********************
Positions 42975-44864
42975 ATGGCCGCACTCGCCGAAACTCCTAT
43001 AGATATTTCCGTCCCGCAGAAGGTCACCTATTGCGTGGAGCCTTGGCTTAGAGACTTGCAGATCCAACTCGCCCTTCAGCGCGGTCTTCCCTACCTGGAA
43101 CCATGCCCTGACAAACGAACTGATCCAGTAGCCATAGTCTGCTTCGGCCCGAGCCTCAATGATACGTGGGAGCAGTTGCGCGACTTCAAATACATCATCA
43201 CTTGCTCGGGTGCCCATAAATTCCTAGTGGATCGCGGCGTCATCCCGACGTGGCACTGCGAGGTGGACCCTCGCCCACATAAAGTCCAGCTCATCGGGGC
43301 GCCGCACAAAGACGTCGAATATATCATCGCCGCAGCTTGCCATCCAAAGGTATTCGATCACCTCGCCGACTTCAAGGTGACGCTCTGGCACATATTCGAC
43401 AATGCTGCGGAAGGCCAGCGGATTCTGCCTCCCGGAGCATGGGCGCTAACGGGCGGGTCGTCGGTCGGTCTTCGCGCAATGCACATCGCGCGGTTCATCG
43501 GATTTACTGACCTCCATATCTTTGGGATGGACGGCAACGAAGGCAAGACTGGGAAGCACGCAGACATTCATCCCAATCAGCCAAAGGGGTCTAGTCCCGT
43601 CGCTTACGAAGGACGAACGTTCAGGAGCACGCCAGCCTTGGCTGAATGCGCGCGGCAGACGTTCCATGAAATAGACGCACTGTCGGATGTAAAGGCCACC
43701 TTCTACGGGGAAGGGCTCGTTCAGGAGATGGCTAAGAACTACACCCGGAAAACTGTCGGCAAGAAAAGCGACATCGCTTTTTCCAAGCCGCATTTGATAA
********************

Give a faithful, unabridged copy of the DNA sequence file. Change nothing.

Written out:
Positions 42975-44864
42975 ATGGCCGCACTCGCCGAAACTCCTAT
43001 AGATATTTCCGTCCCGCAGAAGGTCACCTATTGCGTGGAGCCTTGGCTTAGAGACTTGCAGATCCAACTCGCCCTTCAGCGCGGTCTTCCCTACCTGGAA
43101 CCATGCCCTGACAAACGAACTGATCCAGTAGCCATAGTCTGCTTCGGCCCGAGCCTCAATGATACGTGGGAGCAGTTGCGCGACTTCAAATACATCATCA
43201 CTTGCTCGGGTGCCCATAAATTCCTAGTGGATCGCGGCGTCATCCCGACGTGGCACTGCGAGGTGGACCCTCGCCCACATAAAGTCCAGCTCATCGGGGC
43301 GCCGCACAAAGACGTCGAATATATCATCGCCGCAGCTTGCCATCCAAAGGTATTCGATCACCTCGCCGACTTCAAGGTGACGCTCTGGCACATATTCGAC
43401 AATGCTGCGGAAGGCCAGCGGATTCTGCCTCCCGGAGCATGGGCGCTAACGGGCGGGTCGTCGGTCGGTCTTCGCGCAATGCACATCGCGCGGTTCATCG
43501 GATTTACTGACCTCCATATCTTTGGGATGGACGGCAACGAAGGCAAGACTGGGAAGCACGCAGACATTCATCCCAATCAGCCAAAGGGGTCTAGTCCCGT
43601 CGCTTACGAAGGACGAACGTTCAGGAGCACGCCAGCCTTGGCTGAATGCGCGCGGCAGACGTTCCATGAAATAGACGCACTGTCGGATGTAAAGGCCACC
43701 TTCTACGGGGAAGGGCTCGTTCAGGAGATGGCTAAGAACTACACCCGGAAAACTGTCGGCAAGAAAAGCGACATCGCTTTTTCCAAGCCGCATTTGATAA